Shortly before he died, Plenty Coups, the last great Chief of the Crow Nation, told his story—up to a certain point. “When the buffalo went away the hearts of my people fell to the ground,” he said, “and they could not lift them up again. After this nothing happened.” It is precisely this point—that of a people faced with the end of their way of life—that prompts the philosophical and ethical inquiry pursued in Radical Hope. In Jonathan Lear’s view, Plenty Coups’s story raises a profound ethical question that transcends his time and challenges us all: how should one face the possibility that one’s culture might collapse?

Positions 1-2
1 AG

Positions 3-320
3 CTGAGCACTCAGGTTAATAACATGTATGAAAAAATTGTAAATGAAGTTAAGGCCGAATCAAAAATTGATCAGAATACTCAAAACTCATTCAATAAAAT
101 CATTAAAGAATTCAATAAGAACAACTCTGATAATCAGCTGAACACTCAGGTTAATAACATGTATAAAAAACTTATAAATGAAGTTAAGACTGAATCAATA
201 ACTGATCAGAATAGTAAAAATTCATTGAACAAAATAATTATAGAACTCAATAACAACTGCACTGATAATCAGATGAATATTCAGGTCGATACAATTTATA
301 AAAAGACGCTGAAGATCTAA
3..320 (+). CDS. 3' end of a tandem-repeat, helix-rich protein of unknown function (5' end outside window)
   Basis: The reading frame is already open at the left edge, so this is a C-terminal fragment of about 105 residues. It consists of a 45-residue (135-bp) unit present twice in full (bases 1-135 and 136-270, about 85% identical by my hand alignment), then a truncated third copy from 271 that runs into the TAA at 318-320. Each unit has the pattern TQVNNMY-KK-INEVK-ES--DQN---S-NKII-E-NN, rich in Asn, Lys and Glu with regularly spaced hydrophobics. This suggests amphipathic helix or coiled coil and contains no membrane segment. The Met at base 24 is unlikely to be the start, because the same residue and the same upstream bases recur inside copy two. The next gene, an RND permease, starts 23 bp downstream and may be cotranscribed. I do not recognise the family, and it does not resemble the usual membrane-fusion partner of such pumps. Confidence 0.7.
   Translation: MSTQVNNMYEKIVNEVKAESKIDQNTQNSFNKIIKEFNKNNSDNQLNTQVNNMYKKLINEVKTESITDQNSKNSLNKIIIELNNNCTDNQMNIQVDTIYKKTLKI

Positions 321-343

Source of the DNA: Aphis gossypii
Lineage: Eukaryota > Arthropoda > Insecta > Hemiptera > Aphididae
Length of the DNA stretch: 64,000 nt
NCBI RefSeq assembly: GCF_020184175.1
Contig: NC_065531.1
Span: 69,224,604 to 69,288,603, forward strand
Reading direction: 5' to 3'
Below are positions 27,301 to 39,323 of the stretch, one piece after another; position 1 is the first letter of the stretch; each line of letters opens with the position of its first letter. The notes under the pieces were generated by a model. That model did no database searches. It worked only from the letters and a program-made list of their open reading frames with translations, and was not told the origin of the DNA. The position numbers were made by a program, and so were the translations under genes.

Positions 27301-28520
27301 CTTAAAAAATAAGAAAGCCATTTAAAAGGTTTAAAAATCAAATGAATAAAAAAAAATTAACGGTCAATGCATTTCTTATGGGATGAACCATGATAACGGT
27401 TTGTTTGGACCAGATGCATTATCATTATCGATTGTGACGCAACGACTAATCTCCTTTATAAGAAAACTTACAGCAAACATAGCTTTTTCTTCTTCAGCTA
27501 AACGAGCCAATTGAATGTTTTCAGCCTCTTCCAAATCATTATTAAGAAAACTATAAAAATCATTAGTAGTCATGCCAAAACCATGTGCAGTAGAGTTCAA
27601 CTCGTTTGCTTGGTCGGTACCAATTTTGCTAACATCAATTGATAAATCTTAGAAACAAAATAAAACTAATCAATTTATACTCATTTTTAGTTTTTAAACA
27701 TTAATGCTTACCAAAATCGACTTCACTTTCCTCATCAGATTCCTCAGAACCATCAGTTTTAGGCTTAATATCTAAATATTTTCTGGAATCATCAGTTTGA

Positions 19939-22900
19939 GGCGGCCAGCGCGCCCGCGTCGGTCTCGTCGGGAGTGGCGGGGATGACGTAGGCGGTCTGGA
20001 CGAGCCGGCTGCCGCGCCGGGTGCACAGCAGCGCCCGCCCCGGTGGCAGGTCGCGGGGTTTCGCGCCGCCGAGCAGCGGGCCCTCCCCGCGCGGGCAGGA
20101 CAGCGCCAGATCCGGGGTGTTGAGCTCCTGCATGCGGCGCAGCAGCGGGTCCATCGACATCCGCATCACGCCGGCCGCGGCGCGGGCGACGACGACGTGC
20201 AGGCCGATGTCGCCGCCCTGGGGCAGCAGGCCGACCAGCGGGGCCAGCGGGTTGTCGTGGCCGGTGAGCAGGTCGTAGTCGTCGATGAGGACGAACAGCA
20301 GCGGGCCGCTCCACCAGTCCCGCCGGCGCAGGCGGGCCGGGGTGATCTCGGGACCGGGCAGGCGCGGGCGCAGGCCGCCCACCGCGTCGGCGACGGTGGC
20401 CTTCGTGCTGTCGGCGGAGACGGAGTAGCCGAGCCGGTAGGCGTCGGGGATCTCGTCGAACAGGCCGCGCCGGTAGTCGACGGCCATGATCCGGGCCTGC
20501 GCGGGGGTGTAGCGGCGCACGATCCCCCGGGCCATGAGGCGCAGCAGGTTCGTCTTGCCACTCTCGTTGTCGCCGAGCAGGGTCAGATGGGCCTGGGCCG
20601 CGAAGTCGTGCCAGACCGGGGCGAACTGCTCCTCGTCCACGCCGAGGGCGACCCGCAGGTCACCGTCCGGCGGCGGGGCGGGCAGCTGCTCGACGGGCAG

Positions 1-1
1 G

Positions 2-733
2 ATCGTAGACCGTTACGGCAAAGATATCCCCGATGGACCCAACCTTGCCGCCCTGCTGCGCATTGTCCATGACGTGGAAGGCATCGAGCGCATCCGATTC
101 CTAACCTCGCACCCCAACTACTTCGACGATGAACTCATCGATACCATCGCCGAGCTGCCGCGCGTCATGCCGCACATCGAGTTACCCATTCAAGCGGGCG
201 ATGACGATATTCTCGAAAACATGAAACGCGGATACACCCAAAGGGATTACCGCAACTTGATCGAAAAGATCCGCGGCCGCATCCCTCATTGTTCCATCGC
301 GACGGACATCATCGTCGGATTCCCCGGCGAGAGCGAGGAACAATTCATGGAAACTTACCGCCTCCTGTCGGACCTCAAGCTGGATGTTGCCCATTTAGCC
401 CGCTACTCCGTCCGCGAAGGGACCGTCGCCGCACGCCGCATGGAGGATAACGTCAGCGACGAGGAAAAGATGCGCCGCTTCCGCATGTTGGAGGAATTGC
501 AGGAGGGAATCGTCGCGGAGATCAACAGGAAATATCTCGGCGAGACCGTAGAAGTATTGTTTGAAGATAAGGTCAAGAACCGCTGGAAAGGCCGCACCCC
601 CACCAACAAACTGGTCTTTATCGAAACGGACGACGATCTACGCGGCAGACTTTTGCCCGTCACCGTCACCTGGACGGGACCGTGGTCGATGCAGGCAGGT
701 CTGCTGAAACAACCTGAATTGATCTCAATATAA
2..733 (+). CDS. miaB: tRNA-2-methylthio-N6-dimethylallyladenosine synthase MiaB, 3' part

This is a vulnerability that affects us all—insofar as we are all inhabitants of a civilization, and civilizations are themselves vulnerable to historical forces. How should we live with this vulnerability? Can we make any sense of facing up to such a challenge courageously? Using the available anthropology and history of the Indian tribes during their confinement to reservations, and drawing on philosophy and psychoanalytic theory, Lear explores the story of the Crow Nation at an impasse as it bears upon these questions—and these questions as they bear upon our own place in the world. His book is a deeply revealing, and deeply moving, philosophical inquiry into a peculiar vulnerability that goes to the heart of the human condition.